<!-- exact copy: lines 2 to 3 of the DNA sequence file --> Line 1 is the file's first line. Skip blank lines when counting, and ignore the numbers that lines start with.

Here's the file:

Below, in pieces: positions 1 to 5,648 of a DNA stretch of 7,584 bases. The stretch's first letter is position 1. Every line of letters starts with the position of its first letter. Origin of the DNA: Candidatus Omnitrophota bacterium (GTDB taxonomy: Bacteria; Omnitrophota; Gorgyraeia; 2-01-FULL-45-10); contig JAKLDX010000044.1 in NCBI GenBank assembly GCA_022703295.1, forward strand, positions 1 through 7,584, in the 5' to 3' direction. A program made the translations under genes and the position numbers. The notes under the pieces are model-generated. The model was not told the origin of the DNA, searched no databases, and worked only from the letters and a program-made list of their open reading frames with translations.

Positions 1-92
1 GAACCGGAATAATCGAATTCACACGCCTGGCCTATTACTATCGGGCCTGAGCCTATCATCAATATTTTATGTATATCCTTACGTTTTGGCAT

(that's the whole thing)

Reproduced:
Positions 1-92
1 GAACCGGAATAATCGAATTCACACGCCTGGCCTATTACTATCGGGCCTGAGCCTATCATCAATATTTTATGTATATCCTTACGTTTTGGCAT